Mapping health risks for people with mental disorders

April 29, 2020

Researchers now have the ability to map the risks of general medical conditions such as heart and lung diseases, diabetes and cancer for people with mental disorders.

A University of Queensland study has revealed that people with mental disorders are many times more likely to develop other health conditions, highlighting the need to provide them with better medical care.

Professor John McGrath, from UQ's Queensland Brain Institute and Denmark's Aarhus University, led an international team of researchers aiming to draw more attention to the fatal consequences of mental disorders, beyond suicide.

"We found that women with anxiety disorders have a 50 per cent increased risk of developing a heart condition or stroke -- over 15 years, one in three women with anxiety disorders will develop these medical disorders," Professor McGrath said.

"We also looked at men with substance use disorders such as alcohol-related disorders and found they have a 400 per cent increased risk of gut or liver disorders, while over 15 years, one in five of them will develop gut or liver conditions."

The researchers have developed a website where relative and absolute risks of medical conditions can be explored, depending on sex, types of mental disorder, age of mental disorder diagnosis and time since mental disorder diagnosis.

Professor McGrath said the work was prompted by a previous study that identified a higher mortality rate for people with mental disorders, partly attributed to suicide, but mostly from general medical conditions.

"We need to provide better medical care to people with mental disorders because if we can treat these medical conditions early, we should be able to reduce the mortality gap," Professor McGrath said.

"The best way to reduce the premature mortality is for GPs, mental health clinicians and people with mental disorders to work more closely together in order to monitor the general health of people with mental disorders.

"For those of us with mental conditions, we need to take especially good care of our physical health; watch our weight, exercise, and when we see our GP, ask for checks of our general health, such as our blood pressure and lipid levels, not just the mental disorder."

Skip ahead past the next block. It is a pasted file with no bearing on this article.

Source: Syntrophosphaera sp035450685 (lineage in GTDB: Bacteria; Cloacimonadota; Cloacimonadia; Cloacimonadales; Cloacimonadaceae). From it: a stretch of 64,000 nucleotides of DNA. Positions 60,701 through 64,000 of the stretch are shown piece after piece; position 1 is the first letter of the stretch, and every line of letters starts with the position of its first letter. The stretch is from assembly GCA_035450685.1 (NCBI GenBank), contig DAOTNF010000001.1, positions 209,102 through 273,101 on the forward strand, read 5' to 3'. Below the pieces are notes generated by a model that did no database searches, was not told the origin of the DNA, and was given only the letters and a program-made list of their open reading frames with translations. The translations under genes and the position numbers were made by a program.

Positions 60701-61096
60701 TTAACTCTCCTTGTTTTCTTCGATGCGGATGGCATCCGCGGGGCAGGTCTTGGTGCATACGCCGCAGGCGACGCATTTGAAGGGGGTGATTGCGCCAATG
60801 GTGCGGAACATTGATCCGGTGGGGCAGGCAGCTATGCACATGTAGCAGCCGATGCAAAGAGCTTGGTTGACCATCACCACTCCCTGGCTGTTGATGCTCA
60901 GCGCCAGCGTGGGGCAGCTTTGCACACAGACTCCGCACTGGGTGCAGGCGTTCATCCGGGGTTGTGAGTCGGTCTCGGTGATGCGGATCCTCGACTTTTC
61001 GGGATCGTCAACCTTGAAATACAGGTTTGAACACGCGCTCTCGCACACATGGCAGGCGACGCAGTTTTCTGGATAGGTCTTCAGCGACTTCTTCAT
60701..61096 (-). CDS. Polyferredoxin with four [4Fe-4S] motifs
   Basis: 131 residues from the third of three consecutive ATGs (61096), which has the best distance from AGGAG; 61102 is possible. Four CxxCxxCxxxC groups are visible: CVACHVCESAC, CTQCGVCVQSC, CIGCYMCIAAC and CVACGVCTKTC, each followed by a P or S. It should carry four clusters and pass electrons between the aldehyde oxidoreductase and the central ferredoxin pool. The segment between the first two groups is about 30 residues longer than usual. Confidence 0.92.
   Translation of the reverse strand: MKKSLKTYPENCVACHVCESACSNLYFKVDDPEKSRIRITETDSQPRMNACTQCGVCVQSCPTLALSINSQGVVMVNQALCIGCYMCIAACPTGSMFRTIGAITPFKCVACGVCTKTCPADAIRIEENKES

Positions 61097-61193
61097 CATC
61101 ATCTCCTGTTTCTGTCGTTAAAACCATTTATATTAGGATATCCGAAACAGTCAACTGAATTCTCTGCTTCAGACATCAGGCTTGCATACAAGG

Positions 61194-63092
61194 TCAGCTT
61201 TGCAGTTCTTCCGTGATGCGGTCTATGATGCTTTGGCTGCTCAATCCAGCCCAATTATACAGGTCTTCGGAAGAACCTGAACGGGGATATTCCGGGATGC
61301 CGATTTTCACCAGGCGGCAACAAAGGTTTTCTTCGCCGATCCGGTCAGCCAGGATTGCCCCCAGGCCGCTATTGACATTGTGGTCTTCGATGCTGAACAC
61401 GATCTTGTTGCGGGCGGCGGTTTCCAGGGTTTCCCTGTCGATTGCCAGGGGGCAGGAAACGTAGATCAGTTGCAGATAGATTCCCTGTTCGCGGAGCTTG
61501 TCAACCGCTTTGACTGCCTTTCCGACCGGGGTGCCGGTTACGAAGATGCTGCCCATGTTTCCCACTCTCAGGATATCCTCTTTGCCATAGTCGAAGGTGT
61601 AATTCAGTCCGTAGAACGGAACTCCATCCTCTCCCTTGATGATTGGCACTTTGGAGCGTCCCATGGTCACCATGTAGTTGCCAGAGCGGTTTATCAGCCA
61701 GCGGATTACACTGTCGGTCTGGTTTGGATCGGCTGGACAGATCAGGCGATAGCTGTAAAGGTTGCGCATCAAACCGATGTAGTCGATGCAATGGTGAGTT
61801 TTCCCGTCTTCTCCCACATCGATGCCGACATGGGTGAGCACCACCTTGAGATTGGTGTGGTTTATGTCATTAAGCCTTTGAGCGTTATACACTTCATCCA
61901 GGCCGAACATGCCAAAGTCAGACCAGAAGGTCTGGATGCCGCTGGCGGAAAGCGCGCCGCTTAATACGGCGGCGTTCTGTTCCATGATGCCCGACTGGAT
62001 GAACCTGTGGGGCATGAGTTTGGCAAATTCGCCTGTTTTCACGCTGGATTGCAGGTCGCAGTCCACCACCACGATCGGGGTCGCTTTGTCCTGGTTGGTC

The research is published in the New England Journal of Medicine, and studied 10 broad types of mental disorder and nine broad categories of medical conditions in 5.9 million individuals born in Denmark between 1900 and 2015.
-end-


University of Queensland

Related Mental Disorders Articles from Brightsurf:

Mental health disorders among university students confined during COVID-19
University students in France who experienced quarantine during COVID-19 were surveyed to assess how common were mental health issues and to identify factors associated with these disorders.

Care for veterans with substance use and mental health disorders needs improvement
While the availability of services for veterans has expanded in recent years, many post-9/11 veterans do not receive appropriate care for their co-occurring substance use and mental health problems, according to a new study.

Infant sleep problems can signal mental disorders in adolescents -- Study
Specific sleep problems among babies and very young children can be linked to mental disorders in adolescents, a new study has found.

Mental disorders in the family affects the treatment of people with bipolar disorder
Patients with bipolar disorder who have multiple family members with severe mental disorders, are more difficult to treat and require more medicine.

Researchers call for new approach to some mental disorders
Depression, anxiety and PTSD might not be disorders at all, according to a recent paper by Washington State University biological anthropologists.

Mapping health risks for people with mental disorders
Researchers now have the ability to map the risks of general medical conditions such as heart and lung diseases, diabetes and cancer for people with mental disorders.

Spinal cord injury increases risk for mental health disorders
A new study finds adults with traumatic spinal cord injury are at an increased risk of developing mental health disorders and secondary chronic diseases compared to adults without the condition.

Maternal hypertensive disorders may lead to mental health disorders in children
Hypertensive pregnancy disorders, especially preeclampsia -- may increase the risk of psychological development disorders and behavioral and emotional disorders in children.

Critically injured soldiers have high rates of mental health disorders
U.S. combat soldiers who suffered a moderate or severe traumatic brain injury (TBI) are more likely than soldiers with other serious injuries to experience a range of mental health disorders, according to a new retrospective study by University of Massachusetts Amherst health services researchers.

Brain imaging may improve diagnosis and treatment of mental health disorders
Brain imaging may one day be used to help diagnose mental health disorders--including depression and anxiety--with greater accuracy, according to a new study conducted in a large sample of youth at the University of Pennsylvania and led by Antonia Kaczkurkin, PhD and Theodore Satterthwaite, MD.

Read More: Mental Disorders News and Mental Disorders Current Events
Brightsurf.com is a participant in the Amazon Services LLC Associates Program, an affiliate advertising program designed to provide a means for sites to earn advertising fees by advertising and linking to Amazon.com.